Sporting a bright teal cover without the usual promotional headshot and featuring the upbeat subtitle “Leadership Lessons from Bold Women,” former U.S. Ambassador to the United Nations Haley’s If You Want Something Done looks like it’s masquerading as self-help. Yet the reader may catch a little politicking between the platitudes. In a pale imitation of JFK’s famous book, Haley presents pocket profiles of ten great women. She opens each with two epigraphs, the first from the chapter’s subject and the second from herself, putting Haley on the same footing as her chosen icon. Prime Minister Margaret Thatcher’s chapter begins with, “If you want something said, ask a man. If you want something done, ask a woman” — the quote from which Haley not-so-subtly draws her title, and which she follows with her own sage words on why she wears high heels. “It’s not for a fashion statement,” she writes. “It’s because if I see something wrong, we’re going to kick ’em every single time.” The profiles — of Israeli Prime Minister Golda Meir, aviator Amelia Earhart, etc. — tend to be of uncomplicatedly steely women who persevere through suffering. The writing all takes the same form, too, with a little historical information acting as the sugar to spoon us some Haley trivia. In her chapter on Jeane Kirkpatrick, the first woman to serve as U.S. ambassador to the United Nations, Haley writes that the international body “reminded her of high school,” with “the cliques, the rumors, the popular kids and the loners, the bullies and the bullied.” Before reading about the Olympian sprinter Wilma Rudolph, we shuffle through an explanation of how Haley’s amateur running habit is indicative of her refusal to submit to difficulties: “Don’t let others — or yourself — limit what you are capable of.” Despite her calls for female empowerment (“don’t ever underestimate the power of your voice”), Haley takes pains to distance herself from contemporary feminists. “Somewhere along the way, feminism got twisted,” she writes. “It is now used as a political club to browbeat people into sticking to a preapproved script.” No preapproved scripts for Haley, who nevertheless tells us that the U.S. was right to move its embassy to Jerusalem and that America is beset by “woke madness.”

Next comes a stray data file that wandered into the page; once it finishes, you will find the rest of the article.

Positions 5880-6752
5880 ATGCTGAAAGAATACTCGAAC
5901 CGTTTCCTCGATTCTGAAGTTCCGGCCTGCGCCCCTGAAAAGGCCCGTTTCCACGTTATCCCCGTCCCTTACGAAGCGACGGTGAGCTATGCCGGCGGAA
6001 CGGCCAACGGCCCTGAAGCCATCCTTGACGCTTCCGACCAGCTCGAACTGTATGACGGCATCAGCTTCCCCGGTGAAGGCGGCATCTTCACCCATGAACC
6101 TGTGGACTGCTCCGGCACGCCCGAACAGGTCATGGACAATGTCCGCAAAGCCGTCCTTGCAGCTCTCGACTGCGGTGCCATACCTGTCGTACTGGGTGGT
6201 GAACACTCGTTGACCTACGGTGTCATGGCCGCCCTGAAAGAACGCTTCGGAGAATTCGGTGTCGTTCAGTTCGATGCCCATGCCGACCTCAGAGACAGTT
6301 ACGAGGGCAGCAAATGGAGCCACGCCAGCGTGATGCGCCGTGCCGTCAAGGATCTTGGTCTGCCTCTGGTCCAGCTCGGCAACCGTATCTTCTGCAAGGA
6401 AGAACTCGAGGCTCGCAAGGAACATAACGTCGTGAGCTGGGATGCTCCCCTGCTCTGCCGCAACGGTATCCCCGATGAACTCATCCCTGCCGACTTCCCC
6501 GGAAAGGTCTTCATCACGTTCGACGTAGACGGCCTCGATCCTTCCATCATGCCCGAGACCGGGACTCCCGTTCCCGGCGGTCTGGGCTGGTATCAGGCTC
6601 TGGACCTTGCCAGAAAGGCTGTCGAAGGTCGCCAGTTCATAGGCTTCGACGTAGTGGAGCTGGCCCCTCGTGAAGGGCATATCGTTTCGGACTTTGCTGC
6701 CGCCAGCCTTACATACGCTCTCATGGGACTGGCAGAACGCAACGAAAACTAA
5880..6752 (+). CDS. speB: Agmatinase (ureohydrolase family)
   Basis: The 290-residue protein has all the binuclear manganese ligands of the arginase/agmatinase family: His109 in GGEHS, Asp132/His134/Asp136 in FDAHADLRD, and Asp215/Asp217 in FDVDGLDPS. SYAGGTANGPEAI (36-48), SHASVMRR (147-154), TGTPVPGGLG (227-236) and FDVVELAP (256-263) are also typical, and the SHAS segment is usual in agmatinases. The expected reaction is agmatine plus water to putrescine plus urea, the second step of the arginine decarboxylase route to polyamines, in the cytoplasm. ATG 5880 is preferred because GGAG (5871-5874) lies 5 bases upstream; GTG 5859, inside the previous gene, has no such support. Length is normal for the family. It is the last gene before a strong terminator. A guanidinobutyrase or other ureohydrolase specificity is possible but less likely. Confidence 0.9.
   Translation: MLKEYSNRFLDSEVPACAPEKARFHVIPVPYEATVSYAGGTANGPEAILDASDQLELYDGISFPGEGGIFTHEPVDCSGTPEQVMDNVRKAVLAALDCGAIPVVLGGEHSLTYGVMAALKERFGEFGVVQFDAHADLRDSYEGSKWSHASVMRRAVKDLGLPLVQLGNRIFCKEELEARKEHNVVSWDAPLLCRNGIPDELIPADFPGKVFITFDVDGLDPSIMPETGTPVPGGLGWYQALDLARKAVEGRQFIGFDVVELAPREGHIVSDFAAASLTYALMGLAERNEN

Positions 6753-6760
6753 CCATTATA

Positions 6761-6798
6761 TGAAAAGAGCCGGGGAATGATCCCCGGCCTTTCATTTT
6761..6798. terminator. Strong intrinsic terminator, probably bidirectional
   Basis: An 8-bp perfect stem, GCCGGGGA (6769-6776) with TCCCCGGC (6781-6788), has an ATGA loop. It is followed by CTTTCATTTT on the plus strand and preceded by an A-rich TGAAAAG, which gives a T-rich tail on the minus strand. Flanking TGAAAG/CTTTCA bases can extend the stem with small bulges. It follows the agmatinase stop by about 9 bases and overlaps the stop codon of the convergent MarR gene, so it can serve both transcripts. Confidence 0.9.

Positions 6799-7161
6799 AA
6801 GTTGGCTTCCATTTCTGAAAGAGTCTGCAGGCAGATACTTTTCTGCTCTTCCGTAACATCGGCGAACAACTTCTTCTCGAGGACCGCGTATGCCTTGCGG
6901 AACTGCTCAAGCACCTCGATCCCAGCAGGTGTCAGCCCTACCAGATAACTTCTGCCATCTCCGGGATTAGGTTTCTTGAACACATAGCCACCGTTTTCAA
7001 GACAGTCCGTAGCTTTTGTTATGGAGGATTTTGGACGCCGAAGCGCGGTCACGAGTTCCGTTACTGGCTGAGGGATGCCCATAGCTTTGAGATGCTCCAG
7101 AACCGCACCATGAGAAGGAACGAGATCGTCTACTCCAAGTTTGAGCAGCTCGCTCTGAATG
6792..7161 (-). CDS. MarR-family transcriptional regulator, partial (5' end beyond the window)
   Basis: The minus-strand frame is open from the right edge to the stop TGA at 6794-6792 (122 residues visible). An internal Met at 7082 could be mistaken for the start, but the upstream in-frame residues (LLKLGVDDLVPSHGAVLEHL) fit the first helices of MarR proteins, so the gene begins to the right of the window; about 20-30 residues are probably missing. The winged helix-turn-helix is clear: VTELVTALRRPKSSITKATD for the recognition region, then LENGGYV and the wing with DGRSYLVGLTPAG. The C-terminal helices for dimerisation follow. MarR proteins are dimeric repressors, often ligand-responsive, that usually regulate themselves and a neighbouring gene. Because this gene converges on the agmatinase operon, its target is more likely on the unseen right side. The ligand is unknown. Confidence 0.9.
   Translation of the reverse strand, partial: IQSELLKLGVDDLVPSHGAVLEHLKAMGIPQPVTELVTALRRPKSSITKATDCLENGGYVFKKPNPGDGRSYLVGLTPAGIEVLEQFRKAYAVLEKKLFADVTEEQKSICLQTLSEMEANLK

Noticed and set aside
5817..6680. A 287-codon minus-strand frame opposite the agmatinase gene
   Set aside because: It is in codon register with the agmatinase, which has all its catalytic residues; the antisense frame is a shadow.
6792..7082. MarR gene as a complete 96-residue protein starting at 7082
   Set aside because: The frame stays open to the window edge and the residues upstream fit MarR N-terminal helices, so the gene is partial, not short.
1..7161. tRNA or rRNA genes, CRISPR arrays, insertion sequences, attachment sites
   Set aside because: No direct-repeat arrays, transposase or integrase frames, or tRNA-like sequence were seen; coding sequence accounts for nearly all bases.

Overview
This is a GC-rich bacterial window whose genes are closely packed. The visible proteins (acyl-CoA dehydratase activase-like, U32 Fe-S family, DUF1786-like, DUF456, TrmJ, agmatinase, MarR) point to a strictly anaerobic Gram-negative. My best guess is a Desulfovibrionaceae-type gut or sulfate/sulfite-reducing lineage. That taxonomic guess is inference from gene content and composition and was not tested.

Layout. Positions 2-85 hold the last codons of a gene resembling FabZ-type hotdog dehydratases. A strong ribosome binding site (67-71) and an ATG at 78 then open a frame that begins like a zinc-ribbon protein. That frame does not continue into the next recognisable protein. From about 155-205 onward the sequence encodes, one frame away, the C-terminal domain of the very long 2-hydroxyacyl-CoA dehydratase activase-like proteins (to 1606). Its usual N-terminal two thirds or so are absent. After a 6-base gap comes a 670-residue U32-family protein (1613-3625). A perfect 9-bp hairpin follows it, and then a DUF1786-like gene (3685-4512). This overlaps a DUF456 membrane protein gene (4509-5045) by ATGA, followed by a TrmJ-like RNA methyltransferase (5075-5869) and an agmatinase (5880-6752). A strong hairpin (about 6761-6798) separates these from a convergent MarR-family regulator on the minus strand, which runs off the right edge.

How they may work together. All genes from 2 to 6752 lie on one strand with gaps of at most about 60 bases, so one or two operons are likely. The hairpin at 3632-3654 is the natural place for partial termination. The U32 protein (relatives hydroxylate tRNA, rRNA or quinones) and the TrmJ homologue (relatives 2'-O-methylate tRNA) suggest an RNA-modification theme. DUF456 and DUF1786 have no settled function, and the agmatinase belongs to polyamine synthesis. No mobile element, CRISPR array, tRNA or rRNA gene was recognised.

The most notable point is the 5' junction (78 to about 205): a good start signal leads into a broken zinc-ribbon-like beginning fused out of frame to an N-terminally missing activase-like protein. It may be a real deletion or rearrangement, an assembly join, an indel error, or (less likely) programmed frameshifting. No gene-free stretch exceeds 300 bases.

Go Home for Dinner: Advice on How Faith Makes a Family and Family Makes a Life (2023) offers up a few real insights about Mike Pence. The former vice president’s allies have dismissed reporting that he calls his wife “mother,” but here we learn that he refers to her as “Hummingbird” when discussing matters of reproduction (specifically their struggles with infertility). The book underscores just how much Pence’s life is saturated by Christianity: a favorite Friday night game with his kids was “you need a cross to get across,” in which they traced a white cross on the floor with flour and tried to step on nothing but the white while navigating the space. “It was a helpful illustration of how we are separated from God because of our sins and we need the cross of Jesus Christ to reach Him,” Pence explains. This is the guiding social philosophy of a candidate for whom banning abortion even for nonviable pregnancies is merely an entry-level ideo-theological goal. His evangelical thinking is present even on vacation, as when Pence drives through a national park with his family calling things “glorious” instead of “beautiful”; his kids know that’s “because it’s not just beautiful, Dad. It’s because it gives glory to the one who made it.” And of course, faith guides work as much as leisure: “God called us into politics,” Pence writes.